WASHINGTON – Ben Bernanke said Wednesday the U.S. economy is gradually improving but emphasized that the Federal Reserve is not locked into any timetable for scaling back policies aimed at jolting growth.
The Fed chairman told Congress there is no preset course and that any decision to reduce its $85 billion-a-month bond-buying program will depend on how the economy performs. And he said the Fed could maintain or increase those purchases if it sensed the economy was weakening.
The bond purchases have kept long-term interest rates low, spurred a stock market rally and encouraged more borrowing and spending.
The U.S. economy is getting a lift from the recovering housing market and steady hiring, Bernanke said. But it is being held back by domestic spending cuts and slower growth abroad. The Fed is also closely monitoring inflation, which has fallen below the Fed’s 2 percent target.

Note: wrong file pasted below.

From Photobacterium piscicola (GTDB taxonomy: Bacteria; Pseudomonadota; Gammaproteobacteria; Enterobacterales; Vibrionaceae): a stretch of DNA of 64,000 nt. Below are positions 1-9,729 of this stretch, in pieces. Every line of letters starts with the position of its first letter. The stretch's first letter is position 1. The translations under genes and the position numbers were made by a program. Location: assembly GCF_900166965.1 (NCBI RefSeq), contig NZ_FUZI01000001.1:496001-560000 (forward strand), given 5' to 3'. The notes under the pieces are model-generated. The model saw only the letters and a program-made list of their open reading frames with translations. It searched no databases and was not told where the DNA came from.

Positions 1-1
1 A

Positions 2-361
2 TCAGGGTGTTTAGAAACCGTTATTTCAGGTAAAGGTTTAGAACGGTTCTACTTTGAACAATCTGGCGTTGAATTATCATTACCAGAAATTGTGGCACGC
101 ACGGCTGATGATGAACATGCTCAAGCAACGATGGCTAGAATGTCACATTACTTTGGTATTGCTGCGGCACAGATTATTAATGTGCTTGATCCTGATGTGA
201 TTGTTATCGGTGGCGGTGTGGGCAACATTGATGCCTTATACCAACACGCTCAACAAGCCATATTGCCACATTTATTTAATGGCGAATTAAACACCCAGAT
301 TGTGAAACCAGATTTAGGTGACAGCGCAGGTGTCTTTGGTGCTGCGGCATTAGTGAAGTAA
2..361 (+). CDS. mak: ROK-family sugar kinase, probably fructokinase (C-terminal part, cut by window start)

Because our asset purchases depend on economic and financial developments, they are by no means on a preset course, he told the House Financial Services Committee during the first of two days of testimony this week on the Fed’s semiannual report. He will appear today before the Senate Banking Committee.
Investors interpreted Bernanke’s comments to mean the Fed may not be in as much of a rush to trim its stimulus as previously thought.
The Dow Jones industrial average rose 19 points to close up at 15,470. Broader indexes also gained on the day.
Bernanke’s remarks were his latest attempt to calm markets, which have gyrated wildly since the Fed’s June meeting.
Last month, stocks plunged after Bernanke said the Fed could slow the bond purchases later this year and end them next year if the economy strengthens.
Since then, Bernanke and other Fed members have stressed that any change in policy depends on improvement in the job market and economy, not a target date. That has helped push stocks to new highs.